Favs/dislikes: 5:0. Films from the book "Samurai Films" by Roland Thorne (2008). ISBN: 9781842432556. This list contains the movies analyzed in Roland Thorne's book.
  10. Akio Jissoji's icon

    Akio Jissoji

    Favs/dislikes: 4:0. Movies made by Akio Jissoji.
  11. Anidb 50 all time best Anime series's icon

    Anidb 50 all time best Anime series

    Favs/dislikes: 4:1. Best Anime TV series as for Anidb rating (includes OVA) - not my personal opinion.
  12. J-Horror: An Alternative Guide's icon

    J-Horror: An Alternative Guide

    Favs/dislikes: 3:0. There's a lot more to Japanese horror than the vengeful, lank-haired spook-girls of Ring, Ju-on and their legion of imitators. Sure, the West may have only recently woken up to its charms, but J-horror has been around for a mighty long time. The first Japanese novel, The Tale of Genji – now nearly a millennium old – is positively packed with ghosts and gruesome revenge. Noh and Kabuki are some of the most haunted theatrical traditions on Earth, and Edo period playwrights were constantly fighting to outdo one another in the gore, murder and supernatural vengeance stakes. Pretty much as soon as the first motion picture camera came off the boat here, someone picked it up and started making horror movies. Jizo the Spook [Bake Jizo] and Resurrection of a Corpse [Shinin no Sosei], both filmed in 1898, predate Nosferatu (1922) by decades. Since then, Japanese horror has come to us in a number of guises: sometimes grotesque, sometimes scary, sometimes erotic, funny or even beautiful. Let's take a look at a few examples...
  13. Studio Ghibli's icon

    Studio Ghibli

    Favs/dislikes: 3:0. Filmography of the Studio Ghibli
  14. Animeland's Top 100 Japanese Anime Movies's icon

    Animeland's Top 100 Japanese Anime Movies

    Favs/dislikes: 2:0. AnimeLand is the first magazine, both historically and in circulation, specializing in the field of manga and animation in France. First a fanzine, made by fans for fans, AnimeLand has become in 25 years a magazine sold throughout France and in French-speaking countries. He is today the reference in terms of treatment of manga and animation news thanks to his freedom of tone and his expert analysis. This collection brings together the 100 Japanese animated films that have made history by specifying its qualities and numerous production anecdotes. Written by a team of experts, in partnership with AnimeLand, this ideal animathèque is as essential for the novice who will be able to discover films according to his tastes as for the die-hard fan who will hasten to take up the challenge of watching the 100 films of the selection.
  15. Contemporary Japanese Movies to watch's icon

    Contemporary Japanese Movies to watch

    Favs/dislikes: 2:0.
  16. Time Out's The 50 Best Japanese Movies of All Time's icon

    Time Out's The 50 Best Japanese Movies of All Time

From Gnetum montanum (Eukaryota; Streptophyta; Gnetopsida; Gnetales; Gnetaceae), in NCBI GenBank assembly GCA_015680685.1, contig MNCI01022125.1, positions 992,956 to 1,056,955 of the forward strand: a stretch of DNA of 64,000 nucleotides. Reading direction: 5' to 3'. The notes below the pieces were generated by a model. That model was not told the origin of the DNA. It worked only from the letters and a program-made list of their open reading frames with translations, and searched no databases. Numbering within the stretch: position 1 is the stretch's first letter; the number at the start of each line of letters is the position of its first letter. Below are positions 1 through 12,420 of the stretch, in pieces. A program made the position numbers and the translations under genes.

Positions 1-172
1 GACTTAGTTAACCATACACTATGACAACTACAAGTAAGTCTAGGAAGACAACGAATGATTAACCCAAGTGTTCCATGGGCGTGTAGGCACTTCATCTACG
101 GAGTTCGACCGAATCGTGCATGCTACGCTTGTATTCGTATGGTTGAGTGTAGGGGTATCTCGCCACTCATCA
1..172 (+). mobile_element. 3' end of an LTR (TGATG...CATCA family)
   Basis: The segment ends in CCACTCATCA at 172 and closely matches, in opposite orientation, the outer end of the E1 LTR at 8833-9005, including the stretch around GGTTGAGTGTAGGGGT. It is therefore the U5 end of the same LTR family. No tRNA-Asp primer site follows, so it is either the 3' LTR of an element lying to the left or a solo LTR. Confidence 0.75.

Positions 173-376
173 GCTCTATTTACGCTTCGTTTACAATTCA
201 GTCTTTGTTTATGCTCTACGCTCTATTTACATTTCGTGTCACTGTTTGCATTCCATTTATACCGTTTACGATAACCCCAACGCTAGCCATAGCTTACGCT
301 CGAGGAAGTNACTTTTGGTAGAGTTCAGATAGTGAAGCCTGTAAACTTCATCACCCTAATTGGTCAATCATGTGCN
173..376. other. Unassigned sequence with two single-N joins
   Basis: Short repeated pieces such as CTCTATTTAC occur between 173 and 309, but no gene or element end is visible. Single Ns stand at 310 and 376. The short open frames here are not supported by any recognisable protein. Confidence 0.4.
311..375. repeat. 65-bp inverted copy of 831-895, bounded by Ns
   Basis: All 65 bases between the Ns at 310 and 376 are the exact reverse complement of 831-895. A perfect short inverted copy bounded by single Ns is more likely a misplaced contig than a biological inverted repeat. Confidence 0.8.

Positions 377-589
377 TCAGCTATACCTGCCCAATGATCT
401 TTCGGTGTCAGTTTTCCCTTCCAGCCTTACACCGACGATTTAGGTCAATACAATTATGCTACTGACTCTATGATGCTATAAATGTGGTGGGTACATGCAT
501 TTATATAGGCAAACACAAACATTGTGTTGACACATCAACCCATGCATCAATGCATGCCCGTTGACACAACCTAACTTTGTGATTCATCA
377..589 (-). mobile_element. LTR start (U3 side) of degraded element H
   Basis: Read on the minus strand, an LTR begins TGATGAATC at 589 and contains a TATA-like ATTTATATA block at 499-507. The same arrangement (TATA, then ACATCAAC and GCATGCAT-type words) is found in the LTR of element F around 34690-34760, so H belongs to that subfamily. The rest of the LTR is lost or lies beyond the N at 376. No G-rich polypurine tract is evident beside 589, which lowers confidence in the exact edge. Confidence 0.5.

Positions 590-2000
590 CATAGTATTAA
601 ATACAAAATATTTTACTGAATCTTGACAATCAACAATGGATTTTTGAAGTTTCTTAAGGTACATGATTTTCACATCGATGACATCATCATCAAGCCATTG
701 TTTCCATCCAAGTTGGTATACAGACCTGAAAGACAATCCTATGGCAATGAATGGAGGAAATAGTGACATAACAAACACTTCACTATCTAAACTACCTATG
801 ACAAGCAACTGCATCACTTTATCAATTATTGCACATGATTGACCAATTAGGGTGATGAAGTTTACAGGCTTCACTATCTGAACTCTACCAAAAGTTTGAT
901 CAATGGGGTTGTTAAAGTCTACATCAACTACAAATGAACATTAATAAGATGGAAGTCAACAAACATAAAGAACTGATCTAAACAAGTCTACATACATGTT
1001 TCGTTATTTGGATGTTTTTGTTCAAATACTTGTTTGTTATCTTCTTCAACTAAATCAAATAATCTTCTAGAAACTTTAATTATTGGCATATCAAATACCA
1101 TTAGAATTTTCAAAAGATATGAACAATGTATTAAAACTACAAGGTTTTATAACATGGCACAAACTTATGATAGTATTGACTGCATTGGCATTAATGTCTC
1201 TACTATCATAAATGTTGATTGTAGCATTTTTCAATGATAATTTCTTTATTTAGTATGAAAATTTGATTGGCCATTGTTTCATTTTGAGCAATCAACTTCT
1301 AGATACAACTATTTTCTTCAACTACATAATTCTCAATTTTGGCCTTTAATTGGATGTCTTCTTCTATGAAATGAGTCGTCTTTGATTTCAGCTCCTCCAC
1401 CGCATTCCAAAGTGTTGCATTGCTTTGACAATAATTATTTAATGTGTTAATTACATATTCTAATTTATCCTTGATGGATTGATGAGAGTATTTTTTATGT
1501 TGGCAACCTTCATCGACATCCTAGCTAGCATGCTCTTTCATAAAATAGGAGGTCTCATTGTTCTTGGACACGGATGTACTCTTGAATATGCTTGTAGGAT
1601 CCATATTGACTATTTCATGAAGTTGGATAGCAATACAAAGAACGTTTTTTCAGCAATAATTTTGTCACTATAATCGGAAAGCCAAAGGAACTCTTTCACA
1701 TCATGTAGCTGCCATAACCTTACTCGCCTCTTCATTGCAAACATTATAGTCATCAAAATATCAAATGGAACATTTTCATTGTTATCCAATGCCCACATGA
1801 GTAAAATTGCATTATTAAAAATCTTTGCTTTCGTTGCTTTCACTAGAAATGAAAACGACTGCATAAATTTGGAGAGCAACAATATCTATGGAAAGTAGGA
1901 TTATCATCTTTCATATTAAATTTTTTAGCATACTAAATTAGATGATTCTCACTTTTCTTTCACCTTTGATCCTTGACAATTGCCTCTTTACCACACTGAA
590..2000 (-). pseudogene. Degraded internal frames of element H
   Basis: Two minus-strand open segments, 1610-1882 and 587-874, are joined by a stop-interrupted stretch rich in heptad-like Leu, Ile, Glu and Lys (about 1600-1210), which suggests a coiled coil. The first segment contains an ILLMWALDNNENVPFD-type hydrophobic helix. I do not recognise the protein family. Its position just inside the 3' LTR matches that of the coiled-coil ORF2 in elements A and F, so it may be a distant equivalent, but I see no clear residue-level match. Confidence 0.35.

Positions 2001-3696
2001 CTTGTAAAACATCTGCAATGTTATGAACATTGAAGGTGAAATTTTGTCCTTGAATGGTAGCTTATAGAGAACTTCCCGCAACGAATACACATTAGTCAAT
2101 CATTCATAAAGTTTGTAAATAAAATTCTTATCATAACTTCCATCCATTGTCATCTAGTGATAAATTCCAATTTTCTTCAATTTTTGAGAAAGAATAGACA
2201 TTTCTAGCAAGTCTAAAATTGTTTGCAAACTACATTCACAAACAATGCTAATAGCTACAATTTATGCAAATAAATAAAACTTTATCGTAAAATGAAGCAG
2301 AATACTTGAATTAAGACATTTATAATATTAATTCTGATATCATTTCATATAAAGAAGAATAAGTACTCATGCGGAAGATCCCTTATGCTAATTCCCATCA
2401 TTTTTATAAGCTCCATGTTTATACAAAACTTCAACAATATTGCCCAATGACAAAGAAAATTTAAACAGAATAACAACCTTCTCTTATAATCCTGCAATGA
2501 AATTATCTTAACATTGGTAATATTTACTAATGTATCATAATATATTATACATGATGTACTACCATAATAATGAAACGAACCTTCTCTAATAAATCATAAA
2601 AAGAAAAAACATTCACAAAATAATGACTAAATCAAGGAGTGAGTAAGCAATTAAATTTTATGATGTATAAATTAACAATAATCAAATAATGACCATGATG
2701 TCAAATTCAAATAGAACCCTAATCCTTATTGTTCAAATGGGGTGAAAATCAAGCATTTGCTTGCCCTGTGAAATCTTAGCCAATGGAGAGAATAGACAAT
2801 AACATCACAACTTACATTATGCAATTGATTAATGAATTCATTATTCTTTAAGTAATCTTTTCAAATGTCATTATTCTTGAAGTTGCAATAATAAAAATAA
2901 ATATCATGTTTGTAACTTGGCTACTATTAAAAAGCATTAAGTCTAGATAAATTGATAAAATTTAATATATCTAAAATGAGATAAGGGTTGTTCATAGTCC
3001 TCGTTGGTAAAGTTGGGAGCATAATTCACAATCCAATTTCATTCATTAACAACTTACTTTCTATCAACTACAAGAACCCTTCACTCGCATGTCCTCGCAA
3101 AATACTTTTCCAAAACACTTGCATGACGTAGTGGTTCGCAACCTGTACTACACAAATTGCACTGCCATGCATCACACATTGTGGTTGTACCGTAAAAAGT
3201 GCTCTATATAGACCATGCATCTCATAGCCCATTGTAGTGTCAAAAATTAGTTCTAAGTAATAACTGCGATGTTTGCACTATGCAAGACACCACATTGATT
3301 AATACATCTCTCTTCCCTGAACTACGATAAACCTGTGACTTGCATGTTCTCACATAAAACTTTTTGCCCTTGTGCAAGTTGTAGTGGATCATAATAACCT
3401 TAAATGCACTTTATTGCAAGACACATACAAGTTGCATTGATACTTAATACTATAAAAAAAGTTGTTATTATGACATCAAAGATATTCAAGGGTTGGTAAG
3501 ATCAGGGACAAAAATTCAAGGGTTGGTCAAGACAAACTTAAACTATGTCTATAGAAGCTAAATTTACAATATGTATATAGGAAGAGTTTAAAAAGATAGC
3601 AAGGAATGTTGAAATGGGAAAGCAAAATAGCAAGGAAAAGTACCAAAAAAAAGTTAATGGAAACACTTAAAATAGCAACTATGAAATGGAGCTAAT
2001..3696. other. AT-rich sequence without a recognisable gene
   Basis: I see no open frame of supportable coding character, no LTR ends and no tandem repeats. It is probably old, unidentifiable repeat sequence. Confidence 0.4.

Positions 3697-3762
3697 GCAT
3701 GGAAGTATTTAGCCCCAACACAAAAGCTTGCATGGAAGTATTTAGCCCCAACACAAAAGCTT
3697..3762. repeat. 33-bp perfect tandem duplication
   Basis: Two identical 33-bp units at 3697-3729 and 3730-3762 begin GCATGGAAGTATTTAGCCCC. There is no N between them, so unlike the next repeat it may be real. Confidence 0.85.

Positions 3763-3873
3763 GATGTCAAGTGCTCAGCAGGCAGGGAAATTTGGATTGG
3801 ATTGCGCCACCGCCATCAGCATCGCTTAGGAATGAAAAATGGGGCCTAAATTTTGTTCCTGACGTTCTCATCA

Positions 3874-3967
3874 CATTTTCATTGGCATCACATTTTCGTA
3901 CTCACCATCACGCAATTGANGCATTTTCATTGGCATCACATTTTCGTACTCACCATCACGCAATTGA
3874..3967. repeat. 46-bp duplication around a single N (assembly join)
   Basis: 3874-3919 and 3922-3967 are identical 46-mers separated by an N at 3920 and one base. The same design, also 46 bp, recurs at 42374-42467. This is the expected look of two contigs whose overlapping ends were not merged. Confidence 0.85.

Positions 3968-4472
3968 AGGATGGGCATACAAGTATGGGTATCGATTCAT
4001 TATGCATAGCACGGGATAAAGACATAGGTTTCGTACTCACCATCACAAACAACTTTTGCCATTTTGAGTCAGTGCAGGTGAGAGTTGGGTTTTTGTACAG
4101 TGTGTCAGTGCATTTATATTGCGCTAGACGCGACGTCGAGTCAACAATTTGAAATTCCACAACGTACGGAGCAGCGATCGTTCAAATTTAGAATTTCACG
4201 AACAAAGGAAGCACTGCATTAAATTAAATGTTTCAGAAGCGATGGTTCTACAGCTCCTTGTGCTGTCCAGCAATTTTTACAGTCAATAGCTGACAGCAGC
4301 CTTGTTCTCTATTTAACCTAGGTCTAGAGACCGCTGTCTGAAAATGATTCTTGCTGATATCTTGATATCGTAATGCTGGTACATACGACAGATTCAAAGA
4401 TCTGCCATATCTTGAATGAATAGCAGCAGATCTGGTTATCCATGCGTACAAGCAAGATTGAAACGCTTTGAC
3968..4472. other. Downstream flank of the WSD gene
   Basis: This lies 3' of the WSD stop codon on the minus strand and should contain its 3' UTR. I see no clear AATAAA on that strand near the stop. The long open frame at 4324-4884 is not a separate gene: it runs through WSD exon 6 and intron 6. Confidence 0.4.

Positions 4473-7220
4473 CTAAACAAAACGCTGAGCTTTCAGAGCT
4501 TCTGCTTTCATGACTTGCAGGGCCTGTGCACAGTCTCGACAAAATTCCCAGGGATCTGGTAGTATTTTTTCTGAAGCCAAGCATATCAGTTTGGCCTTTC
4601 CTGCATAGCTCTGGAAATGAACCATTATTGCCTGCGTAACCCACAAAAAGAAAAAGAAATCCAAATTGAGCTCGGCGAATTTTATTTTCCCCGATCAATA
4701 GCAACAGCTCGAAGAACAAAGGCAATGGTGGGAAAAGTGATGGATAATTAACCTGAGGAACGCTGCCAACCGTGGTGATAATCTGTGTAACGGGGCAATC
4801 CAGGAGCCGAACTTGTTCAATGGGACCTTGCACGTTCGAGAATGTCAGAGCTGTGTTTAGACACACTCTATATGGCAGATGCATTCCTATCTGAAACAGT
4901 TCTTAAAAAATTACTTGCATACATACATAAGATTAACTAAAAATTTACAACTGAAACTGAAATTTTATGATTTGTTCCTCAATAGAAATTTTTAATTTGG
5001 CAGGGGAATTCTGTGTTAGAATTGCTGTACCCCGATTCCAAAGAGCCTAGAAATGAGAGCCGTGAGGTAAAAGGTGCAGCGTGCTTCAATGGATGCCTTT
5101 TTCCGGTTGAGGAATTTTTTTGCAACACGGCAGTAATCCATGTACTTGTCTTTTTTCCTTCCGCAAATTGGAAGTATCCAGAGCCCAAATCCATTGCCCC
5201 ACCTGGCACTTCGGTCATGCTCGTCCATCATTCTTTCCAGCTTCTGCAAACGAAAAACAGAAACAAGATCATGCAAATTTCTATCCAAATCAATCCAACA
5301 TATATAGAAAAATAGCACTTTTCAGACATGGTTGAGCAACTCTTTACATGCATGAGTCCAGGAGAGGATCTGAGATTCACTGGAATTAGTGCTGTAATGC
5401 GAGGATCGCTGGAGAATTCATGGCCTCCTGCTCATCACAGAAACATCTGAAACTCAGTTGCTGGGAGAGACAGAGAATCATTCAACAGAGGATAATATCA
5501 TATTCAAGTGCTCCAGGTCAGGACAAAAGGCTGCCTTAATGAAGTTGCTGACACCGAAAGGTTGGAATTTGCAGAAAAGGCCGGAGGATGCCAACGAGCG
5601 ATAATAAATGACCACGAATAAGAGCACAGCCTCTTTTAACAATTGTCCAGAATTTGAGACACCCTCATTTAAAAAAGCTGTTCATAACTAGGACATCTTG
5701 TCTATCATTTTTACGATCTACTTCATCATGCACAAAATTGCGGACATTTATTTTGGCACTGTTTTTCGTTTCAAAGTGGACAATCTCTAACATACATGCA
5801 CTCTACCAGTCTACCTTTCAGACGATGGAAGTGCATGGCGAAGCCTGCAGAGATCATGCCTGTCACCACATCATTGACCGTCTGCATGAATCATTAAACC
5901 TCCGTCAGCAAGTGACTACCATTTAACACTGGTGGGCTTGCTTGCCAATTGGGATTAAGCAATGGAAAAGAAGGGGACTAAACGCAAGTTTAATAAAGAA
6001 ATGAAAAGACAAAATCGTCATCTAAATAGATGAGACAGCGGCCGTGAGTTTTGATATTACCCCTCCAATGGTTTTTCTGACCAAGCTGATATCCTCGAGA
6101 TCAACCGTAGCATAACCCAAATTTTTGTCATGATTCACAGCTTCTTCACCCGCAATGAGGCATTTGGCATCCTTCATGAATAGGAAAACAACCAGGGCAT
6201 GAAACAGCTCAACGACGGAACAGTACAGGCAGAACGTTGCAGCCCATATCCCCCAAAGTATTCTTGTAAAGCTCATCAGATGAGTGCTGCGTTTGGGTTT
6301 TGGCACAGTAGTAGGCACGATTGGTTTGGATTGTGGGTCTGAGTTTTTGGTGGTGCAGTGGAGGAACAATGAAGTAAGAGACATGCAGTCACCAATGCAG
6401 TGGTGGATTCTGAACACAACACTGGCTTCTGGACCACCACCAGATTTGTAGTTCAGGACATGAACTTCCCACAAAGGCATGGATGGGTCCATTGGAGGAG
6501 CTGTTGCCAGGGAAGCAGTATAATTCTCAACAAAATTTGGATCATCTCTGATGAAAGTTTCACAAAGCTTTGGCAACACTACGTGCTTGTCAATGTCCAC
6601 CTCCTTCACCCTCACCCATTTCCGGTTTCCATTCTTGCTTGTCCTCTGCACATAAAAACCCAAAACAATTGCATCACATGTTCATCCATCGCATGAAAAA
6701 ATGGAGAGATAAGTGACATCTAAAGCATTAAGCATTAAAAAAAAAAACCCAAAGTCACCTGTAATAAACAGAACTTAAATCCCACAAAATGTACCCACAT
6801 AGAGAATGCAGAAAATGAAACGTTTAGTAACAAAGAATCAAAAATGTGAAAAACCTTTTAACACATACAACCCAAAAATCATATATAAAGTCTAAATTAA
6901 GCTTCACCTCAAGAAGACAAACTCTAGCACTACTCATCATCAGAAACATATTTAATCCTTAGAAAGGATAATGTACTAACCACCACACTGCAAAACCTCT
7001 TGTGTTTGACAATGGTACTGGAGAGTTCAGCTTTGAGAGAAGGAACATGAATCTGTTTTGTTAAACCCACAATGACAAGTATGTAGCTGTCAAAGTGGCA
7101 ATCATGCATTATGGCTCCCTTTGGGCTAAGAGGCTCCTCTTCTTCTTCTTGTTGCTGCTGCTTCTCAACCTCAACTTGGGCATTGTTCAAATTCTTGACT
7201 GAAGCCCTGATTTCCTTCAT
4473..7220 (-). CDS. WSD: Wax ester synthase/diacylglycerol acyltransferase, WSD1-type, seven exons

Favs/dislikes: 2:0. "Thanks to the likes of Hirokazu Kore-eda, Ryusuke Hamaguchi and Mamoru Hosoda, Japanese cinema is in rude health. It’s the home of one of the greatest filmmakers to ever stride the planet in Akira Kurosawa, but he’s not the only GOAT candidate Japan has produced – heck, there’s a whole field’s worth of them. Yasujirō Ozu, Hayao Miyazaki, Kenji Mizoguchi and the chin-stroking cineaste’s pick, Kon Ichikawa, all deserve a place in the firmament too. Between them, they’ve made a vast contribution to the movie canon and bridged the gap between east and west with classics as varied as Tokyo Story, Seven Samurai and My Neighbor Totoro. The country’s booming silent era gave way to a post-war golden age, which in turn spawned a punky, provocative ’60s New Wave and an explosion in anime. Masterpieces abound, many of them vastly influential in the US and Europe, and a cultural osmosis has seen ideas exchanged between like-minded creators like Kurosawa and John Ford and Studio Ghibli and Pixar. Tarantino and Scorsese are apostles of this remarkable national cinema, and Godzilla continues to roar in Hollywood blockbusters. But there’s so much to get stuck into, it’s not always easy to know where to begin. To coincide with a special Akira Kurosawa season at London’s BFI Southbank, we’ve taken a deep dive into the best of this god-level national cinema. Allow us to take you on a tour of the ultimate Nihon gold nuggets." --Time Out
  17. All Time Box Office of Japan's icon

    All Time Box Office of Japan

    Favs/dislikes: 1:0. This list only accounts for the films' theatrical box office earning and not their ancillary revenues (i.e. home video rental and sales and television broadcast). The following films all have grossed over ¥10 billion in Japan.
  18. Asian Movies I Have Watched's icon

    Asian Movies I Have Watched

    Favs/dislikes: 1:2.
  19. It's Asia time's icon

    It's Asia time

    Favs/dislikes: 1:2.
  20. Ken'ichi Matsuyama Filmography's icon

    Ken'ichi Matsuyama Filmography

    Favs/dislikes: 1:0.
  21. Mamoru Oshii Movies's icon

    Mamoru Oshii Movies

    Favs/dislikes: 1:0. A filmography of eclectic Japanese director Mamoru Oshii, either as director or screenwriter.
  22. Anime's icon


    Favs/dislikes: 0:0. Anime Movies
  23. Anime Movies's icon

    Anime Movies

    Favs/dislikes: 0:0.
  24. Asia's icon


    Favs/dislikes: 0:0.
  25. Hideo Kojima's Closet Picks's icon

    Hideo Kojima's Closet Picks

    Favs/dislikes: 0:0. The pioneering video game designer throws a spotlight on treasures of 1950s and ’60s Japanese cinema. 2023 Criterion Collection feature.